Food waste in the UK costs over £20 billion a year. The Roadmap builds on 10 years of WRAP-led interventions to reduce food waste (Courtauld 2 and 3, The Hospitality and Food Service Agreement; Love Food Hate Waste).The Food Waste Reduction Roadmap encompasses the entire supply chain from field to fork. It shows actions that large businesses will take to address food waste in their operations, support their suppliers in taking action, and engage with consumers.

Implemented in

  • Europe and Central Asia
  • United Kingdom of Great Britain and Northern Ireland

Sector of activity
Food & Beverage

Type of initiative
Capacity Building & Implementation, Policy Frameworks & Tools, Research, Analysis, Assessment

Type of lead actor
Civil society

Start date
25/09/2018

Shared by

Claire Kneller

Head of Food- WRAP Global

WRAP

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Objectives

Between 2007 and 2015, UK food waste (excluding inedible parts) reduced by 19% per capita. The overall reduction in food waste was around a million tonnes, and £3.4 billion less food was wasted from households in 2015 vs 2007. However, in recent years there has been a stalling of progress, and the primary objective for the Roadmap was to broaden and strengthen commitment by food businesses to help reduce food waste across the supply chain and in the home. It covers all sectors (production, manufacture, retail and hospitality & food service), with ambitious and measurable milestones, supported by resources to enable action – in businesses’ own operations, with their suppliers and consumers (customers and staff).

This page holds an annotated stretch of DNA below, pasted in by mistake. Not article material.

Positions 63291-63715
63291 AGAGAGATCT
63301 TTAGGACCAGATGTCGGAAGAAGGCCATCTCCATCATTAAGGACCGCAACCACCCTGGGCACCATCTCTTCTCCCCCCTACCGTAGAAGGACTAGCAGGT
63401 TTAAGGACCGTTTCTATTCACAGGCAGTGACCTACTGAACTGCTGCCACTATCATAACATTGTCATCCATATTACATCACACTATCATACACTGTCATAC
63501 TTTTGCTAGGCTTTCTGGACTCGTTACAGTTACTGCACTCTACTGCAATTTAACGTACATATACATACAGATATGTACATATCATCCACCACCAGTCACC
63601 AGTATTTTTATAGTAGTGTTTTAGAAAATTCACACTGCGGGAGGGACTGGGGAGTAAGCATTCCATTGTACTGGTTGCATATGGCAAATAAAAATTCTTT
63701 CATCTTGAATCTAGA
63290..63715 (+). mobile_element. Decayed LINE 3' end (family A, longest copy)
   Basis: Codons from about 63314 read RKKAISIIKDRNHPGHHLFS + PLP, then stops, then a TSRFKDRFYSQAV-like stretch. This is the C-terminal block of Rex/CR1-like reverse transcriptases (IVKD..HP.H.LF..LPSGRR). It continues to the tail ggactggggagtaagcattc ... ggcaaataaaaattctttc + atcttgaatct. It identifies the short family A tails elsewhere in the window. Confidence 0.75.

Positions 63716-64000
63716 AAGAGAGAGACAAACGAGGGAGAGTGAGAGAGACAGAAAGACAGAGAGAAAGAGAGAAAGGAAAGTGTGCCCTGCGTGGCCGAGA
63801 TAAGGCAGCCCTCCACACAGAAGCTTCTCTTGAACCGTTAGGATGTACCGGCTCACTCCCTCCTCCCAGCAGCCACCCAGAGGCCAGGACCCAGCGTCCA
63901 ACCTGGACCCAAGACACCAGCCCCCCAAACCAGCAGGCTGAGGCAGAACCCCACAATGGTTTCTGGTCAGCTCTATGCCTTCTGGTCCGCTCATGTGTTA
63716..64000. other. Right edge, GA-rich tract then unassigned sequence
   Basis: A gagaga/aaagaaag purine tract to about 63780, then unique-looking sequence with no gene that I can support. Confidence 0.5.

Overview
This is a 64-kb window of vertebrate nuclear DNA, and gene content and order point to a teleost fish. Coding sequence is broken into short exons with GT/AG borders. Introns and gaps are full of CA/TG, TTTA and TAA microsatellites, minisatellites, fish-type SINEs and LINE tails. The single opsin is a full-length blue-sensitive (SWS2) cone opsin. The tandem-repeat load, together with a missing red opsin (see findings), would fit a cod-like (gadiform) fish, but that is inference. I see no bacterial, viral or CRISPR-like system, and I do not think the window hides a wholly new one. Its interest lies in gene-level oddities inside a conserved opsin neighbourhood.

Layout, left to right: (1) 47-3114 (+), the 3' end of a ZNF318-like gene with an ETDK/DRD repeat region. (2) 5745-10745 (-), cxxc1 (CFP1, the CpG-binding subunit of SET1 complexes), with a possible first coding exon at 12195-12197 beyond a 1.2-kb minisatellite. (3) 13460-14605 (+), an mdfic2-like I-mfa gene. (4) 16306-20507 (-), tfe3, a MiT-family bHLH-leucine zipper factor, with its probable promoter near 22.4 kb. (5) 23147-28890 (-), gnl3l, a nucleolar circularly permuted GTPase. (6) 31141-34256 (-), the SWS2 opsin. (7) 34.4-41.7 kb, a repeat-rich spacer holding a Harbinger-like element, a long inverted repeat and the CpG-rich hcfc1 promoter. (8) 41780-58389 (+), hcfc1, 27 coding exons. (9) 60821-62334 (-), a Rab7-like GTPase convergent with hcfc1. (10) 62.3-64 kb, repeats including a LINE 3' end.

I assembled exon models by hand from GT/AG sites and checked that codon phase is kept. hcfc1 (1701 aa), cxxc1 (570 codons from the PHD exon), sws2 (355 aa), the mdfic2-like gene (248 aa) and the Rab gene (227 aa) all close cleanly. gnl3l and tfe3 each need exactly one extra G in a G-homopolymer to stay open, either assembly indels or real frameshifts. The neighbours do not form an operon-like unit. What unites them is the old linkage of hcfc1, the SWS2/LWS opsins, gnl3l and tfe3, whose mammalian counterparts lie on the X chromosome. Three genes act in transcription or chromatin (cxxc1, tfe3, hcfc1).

Achieving SDG12.3, which the Roadmap will help with, will save businesses millions of pounds, helping to make them more competitive and efficient. Consumers could save hundreds of pounds a year. Reducing food waste also helps reduce greenhouse gas emissions (and is a key component of the governments carbon budget) and water / land use. Increasing redistribution of surplus food (preventing it from becoming waste) is a key component of this work, benefitting a wide range of charities and local organisations. Achieving these key objectives that relate to all parts of the supply chain, right through to consumers, will contribute to more sustainable modes of production and consumption.

Activities

The roadmap was launched in September 2018, with considerable media attention, both mainstream and trade. Measurement activities are already underway by a range of food businesses and suppliers. The activities the roadmap sets out for businesses to do in order to meet targets are:
o Target – Set a food waste reduction target for their own UK operations
[Adopting the Sustainable Development Goal 12.3 target to reduce food waste across their own UK operations by 50% by 2030 or setting a target for reducing food waste that contributes to SDG12.3]
o Measure – Measure in a consistent way and share what they’ve learnt
[Use the UK template and guidelines to measure food surplus and waste in accordance with the international Food Loss and Waste Standard. Report using the UK template, and provide a narrative on progress]